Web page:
Symposium news

We will be hosting a symposium discussion for this project.

Signs of Life: Puppetry, Emotions, Embodiment and Empathy

Friday 20th October, 2017

14.00-17.30, SCR, Arts Two Building, QMUL (Mile End)

A panel discussion with Mervyn Millar, Emily Cross, Matthew Longo, Susanne Quadflieg and Joel Smith

Chaired by Tiffany Watt Smith, QMUL.

What role can puppetry play in unravelling the psychology of empathy and our ability to read each other’s emotions? How is it that we can we so easily feel apparently real emotions when watching bodies that are not even flesh and blood? Do we react differently to puppets, robots, avatars and people? And can we ever really ‘suspend disbelief’?

Puppet designer and director Mervyn Millar has been Artist in Residence at QMUL’s Centre for the History of Emotions during 2017.  He will discuss these themes and related phenomena with academic researchers from a variety of fields: Prof Emily Cross (School of Psychology, Bangor University), Prof Matthew Longo (Cognitive Neuroscience ‘Bodylab’, Birkbeck University of London), Dr Susanne Quadflieg (Senior Lecturer in Experimental Psychology, University of Bristol), Dr Joel Smith (Senior Lecturer in Philosophy, University of Manchester) and some puppeteers will all contribute to round table discussions and debate. Chaired by Dr Tiffany Watt-Smith (Centre for the History of Emotions, QMUL).

Attendance is free but limited: please email Helen Stark ( by 16 October for a place. This event will be recorded.

The page on the Centre for the History of Emotions site is here

We hope to be able to put the recording online at some point.


2nd August 2017

Where I am now: Story and science


I’m working away – a little fruitlessly sometimes – trying to pick my way through how to turn this research into engaging narrative.


I’m focusing on two strands – the perceptual experience and the embodied experience. The idea isn’t to make a show about puppetry – but to allow this research to bring to the surface themes that will be well expressed by puppetry – because of the way it works on us.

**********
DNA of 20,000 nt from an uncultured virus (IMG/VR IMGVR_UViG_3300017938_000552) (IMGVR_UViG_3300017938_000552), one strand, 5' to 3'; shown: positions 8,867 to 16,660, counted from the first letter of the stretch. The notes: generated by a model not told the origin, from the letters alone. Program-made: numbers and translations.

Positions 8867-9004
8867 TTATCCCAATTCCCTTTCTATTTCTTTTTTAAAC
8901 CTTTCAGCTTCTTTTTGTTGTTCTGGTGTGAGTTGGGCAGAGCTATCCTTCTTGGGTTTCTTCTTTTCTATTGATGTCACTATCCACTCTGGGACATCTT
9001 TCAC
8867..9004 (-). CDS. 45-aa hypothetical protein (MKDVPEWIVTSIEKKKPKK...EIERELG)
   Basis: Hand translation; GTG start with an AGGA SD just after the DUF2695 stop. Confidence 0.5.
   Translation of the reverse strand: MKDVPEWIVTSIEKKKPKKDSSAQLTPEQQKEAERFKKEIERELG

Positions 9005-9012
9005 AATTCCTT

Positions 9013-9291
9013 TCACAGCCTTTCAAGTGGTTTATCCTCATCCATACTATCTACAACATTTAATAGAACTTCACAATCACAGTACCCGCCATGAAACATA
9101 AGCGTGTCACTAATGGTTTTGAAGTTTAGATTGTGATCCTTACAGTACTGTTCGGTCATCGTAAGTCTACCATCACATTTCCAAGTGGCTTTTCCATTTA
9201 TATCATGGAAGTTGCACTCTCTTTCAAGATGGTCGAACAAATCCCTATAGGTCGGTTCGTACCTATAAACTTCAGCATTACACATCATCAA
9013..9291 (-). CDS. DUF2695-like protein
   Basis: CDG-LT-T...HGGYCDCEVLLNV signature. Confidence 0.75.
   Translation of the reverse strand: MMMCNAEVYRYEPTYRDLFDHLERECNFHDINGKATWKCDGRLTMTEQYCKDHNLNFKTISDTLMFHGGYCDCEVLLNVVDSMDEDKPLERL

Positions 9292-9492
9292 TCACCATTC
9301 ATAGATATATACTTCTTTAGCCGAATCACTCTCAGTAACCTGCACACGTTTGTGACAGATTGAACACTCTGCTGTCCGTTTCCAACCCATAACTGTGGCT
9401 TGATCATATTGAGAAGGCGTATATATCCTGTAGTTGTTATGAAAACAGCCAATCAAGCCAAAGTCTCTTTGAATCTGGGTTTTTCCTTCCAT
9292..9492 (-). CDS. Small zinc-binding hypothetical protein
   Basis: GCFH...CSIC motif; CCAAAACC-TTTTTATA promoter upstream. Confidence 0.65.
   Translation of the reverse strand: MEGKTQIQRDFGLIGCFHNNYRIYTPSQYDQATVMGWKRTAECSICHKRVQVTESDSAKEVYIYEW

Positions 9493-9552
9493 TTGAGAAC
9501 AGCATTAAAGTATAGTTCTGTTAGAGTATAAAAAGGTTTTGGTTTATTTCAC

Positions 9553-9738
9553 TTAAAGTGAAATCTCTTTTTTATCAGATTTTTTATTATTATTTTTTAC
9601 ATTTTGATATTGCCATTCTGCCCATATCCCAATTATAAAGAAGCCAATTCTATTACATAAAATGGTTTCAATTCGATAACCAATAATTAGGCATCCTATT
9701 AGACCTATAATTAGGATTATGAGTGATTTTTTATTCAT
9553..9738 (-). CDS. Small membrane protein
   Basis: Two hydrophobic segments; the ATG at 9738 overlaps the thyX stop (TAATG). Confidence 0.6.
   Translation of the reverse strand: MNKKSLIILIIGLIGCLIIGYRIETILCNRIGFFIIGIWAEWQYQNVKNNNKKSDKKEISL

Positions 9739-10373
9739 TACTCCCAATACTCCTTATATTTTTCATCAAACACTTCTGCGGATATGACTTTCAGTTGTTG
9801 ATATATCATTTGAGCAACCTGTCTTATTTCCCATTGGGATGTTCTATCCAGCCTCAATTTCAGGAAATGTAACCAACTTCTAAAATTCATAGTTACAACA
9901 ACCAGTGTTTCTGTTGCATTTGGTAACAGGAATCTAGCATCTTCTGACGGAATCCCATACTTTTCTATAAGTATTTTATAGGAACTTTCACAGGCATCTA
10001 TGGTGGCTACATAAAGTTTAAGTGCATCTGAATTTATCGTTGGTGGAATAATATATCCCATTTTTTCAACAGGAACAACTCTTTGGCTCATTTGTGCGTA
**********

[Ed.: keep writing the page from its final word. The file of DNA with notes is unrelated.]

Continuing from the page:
My thinking is that when we are watching puppets we are likely to be engaged in embodied empathy with the puppet character and our physical engagement with emotion and action will be quite present. I think we are also involved in perceptual games. The dominant one if course is that something is there in front of us that is acting like a person but is not one – and by extension, in the theatre, a number of things are ‘representing’ with quite loose semiotics. So, in my puppet stage, for example, it’s quite easy for a stick or an object to stand in for a person or a dog.


We see these things and we perceive (without much effort) patterns that allow us to fabulate and ‘see’ the behaviour of people and a story. We watch the puppet differently from an actor because the anomalous aspects of its design and movement keep our attention on it. So familiar movements and experiences that would be ‘tuned out’ as non-meaningful when an actor performs them can seem fresh and engaging.


So what kind of story revolves around these experiences? I made a deal with myself that I wouldn’t make a story about someone who goes mad, or someone who has an unusual condition. I want to play with where these phenomena are at the edge of our everyday experience.

Our unreliable perception – and our tendency to see life when there isn’t any, suggests a story about the reliability of witness. I enjoy Edelman’s contention “every act of perception is to some degree an act of creation, and every act of memory is to some degree an act of imagination”. It’s compelling at the moment to think about fabulation in its wider sense too – how prominent and influential men and media tell stories that make the world they want – or the world they most fear – and how seductive those stories are.

The perception strand expands, if we take in some of the other perceptual errors we fall into, into some profound questions about what we really do see and how our attention and consciousness are formed. This seems hard to talk about but may still be something that the puppets and actors can explore.

The other key strand in the story is about connection – and particularly unspoken connection. A lot of the articles and pieces I’ve been reading have been on how we read emotions, thoughts and intentions in other people – theory of mind, or ‘mind-reading’. Some of this is feeds in to the perceptual story – particularly ideas about how much we predict versus how much we are really seeing. But the side that I find most compelling is all of the sub- (or perhaps pre-) conscious reading of each others’ behaviour that seems to be happening via ‘motor resonance’ and what are being called mirror systems. We know from theatre and literature how powerful verbal imagery can be in conjuring physical sensations – and we know that the physical components of emotions can be contagious. So it seems very plausible that the viewer can read and empathise with the movement qualities of performing objects. How do we communicate when speech is denied to us – how closely can we identify with each other through our gestures and postures? Some of the body image work I have been finding out about suggests that in fact we are having to tell ourselves that each others’ bodies are not our own – and that the body image can extend to include other bodies and elements.